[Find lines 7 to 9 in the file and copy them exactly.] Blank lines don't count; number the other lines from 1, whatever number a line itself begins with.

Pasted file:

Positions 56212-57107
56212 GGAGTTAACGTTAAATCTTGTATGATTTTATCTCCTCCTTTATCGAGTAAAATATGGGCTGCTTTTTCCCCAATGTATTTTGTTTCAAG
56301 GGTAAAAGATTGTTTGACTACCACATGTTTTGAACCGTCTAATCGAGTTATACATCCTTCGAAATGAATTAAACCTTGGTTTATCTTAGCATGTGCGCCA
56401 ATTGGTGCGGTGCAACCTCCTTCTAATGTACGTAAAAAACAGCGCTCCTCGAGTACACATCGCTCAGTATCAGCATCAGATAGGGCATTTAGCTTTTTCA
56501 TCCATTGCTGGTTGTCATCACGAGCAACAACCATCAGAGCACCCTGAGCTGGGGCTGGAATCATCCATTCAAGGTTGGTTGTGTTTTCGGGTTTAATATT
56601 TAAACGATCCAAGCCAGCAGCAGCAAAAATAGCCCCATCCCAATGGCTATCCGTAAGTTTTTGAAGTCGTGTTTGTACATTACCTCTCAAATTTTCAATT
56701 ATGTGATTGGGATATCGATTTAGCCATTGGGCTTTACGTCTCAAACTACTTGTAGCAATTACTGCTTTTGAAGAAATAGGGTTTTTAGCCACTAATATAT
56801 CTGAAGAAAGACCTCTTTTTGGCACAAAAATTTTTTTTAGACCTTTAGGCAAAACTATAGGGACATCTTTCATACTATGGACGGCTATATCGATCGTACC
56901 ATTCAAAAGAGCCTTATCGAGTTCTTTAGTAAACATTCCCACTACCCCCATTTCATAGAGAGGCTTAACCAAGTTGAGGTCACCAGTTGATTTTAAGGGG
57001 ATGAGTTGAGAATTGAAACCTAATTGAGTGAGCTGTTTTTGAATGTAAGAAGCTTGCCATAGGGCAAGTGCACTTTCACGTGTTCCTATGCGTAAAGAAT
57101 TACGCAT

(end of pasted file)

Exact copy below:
56701 ATGTGATTGGGATATCGATTTAGCCATTGGGCTTTACGTCTCAAACTACTTGTAGCAATTACTGCTTTTGAAGAAATAGGGTTTTTAGCCACTAATATAT
56801 CTGAAGAAAGACCTCTTTTTGGCACAAAAATTTTTTTTAGACCTTTAGGCAAAACTATAGGGACATCTTTCATACTATGGACGGCTATATCGATCGTACC
56901 ATTCAAAAGAGCCTTATCGAGTTCTTTAGTAAACATTCCCACTACCCCCATTTCATAGAGAGGCTTAACCAAGTTGAGGTCACCAGTTGATTTTAAGGGG